A polymer matrix provides self-defense against O2 for a bio-inspired H2 oxidation catalyst

Paper published in Nature Communications

Scientists from the Max Planck Institute for Chemical Energy Conversion in Mülheim an der Ruhr have developed an immobilization strategy using a polymer matrix that stabilizes a bio-inspired molecular catalyst.

The matrix was synthesized at the Ruhr University in Bochum (Germany), and the catalyst designed at Pacific Northwest National Laboratory in Richland (USA).

This catalyst is one of the most efficient hydrogen oxidation molecular catalysts, operating with low energy losses and high activity and could be an alternative to expensive metals like platinum. Its design has been inspired by nature, mimicking some features used by hydrogenases, the enzyme that catalyzes hydrogen production or oxidation using earth-abundant-metals like nickel and iron. A problem is that the catalyst is very oxygen sensitive on an electrode surface under fuel cell operating conditions, and the activity is completely lost after several hours of operation.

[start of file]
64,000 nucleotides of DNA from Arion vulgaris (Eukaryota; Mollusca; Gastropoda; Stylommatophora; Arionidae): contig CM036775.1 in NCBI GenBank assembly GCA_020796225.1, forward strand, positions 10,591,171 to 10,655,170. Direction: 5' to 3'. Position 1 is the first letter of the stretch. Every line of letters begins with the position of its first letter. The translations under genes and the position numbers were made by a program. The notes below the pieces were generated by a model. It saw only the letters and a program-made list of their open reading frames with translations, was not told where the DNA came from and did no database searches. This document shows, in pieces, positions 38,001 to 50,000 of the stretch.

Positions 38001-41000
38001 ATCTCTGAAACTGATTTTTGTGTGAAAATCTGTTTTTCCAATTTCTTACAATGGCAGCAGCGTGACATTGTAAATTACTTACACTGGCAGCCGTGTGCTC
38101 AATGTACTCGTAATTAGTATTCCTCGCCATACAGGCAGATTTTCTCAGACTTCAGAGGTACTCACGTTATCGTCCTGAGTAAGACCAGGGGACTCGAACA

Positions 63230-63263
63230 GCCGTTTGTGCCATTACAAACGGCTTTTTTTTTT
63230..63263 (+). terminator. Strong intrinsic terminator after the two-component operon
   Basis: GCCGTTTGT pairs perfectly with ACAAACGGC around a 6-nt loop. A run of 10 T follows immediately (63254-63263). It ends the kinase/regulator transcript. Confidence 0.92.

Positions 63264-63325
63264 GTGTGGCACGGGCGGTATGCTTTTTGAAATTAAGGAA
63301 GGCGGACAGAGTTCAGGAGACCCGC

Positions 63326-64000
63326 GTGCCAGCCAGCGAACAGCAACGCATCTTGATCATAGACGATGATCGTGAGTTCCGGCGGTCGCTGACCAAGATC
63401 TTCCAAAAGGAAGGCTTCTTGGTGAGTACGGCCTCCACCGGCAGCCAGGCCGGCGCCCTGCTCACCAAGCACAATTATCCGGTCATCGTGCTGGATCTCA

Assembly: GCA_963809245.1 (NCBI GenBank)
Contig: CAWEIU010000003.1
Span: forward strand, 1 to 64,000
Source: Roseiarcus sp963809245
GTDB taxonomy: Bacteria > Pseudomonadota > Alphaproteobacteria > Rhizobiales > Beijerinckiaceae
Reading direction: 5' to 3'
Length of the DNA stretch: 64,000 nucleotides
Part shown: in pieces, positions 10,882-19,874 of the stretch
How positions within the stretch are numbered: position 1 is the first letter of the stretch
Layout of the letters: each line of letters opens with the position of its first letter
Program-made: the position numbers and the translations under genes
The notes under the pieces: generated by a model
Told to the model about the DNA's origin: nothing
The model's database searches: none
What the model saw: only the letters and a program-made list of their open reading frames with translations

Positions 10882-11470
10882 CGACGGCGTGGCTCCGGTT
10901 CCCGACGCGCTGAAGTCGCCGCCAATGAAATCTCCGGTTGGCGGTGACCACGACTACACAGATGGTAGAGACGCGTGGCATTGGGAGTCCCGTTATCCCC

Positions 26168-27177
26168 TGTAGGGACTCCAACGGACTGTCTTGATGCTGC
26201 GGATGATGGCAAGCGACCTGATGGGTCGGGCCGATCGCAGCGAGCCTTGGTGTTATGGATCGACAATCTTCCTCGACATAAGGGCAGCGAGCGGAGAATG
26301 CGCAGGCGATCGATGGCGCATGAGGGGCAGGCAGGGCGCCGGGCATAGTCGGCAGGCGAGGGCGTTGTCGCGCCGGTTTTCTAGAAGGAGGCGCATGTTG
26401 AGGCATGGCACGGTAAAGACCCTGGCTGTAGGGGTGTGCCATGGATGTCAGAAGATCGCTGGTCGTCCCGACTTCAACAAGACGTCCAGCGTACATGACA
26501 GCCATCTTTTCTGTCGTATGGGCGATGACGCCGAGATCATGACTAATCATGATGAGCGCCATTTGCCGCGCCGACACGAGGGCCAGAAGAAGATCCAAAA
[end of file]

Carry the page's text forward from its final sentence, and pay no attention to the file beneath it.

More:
The here described polymer matrix creates a self-defense mechanism that extends its stability even in the presence of oxygen. This collaborative work has recently been published in Nature Communications and has just  been highlighted by the editors.